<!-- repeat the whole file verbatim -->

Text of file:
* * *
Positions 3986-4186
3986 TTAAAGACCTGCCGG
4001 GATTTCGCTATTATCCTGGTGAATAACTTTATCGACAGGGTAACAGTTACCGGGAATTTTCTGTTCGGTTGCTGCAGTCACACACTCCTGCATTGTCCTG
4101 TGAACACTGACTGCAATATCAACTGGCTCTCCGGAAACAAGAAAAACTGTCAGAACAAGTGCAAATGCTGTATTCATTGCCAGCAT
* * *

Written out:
Positions 3986-4186
3986 TTAAAGACCTGCCGG
4001 GATTTCGCTATTATCCTGGTGAATAACTTTATCGACAGGGTAACAGTTACCGGGAATTTTCTGTTCGGTTGCTGCAGTCACACACTCCTGCATTGTCCTG
4101 TGAACACTGACTGCAATATCAACTGGCTCTCCGGAAACAAGAAAAACTGTCAGAACAAGTGCAAATGCTGTATTCATTGCCAGCAT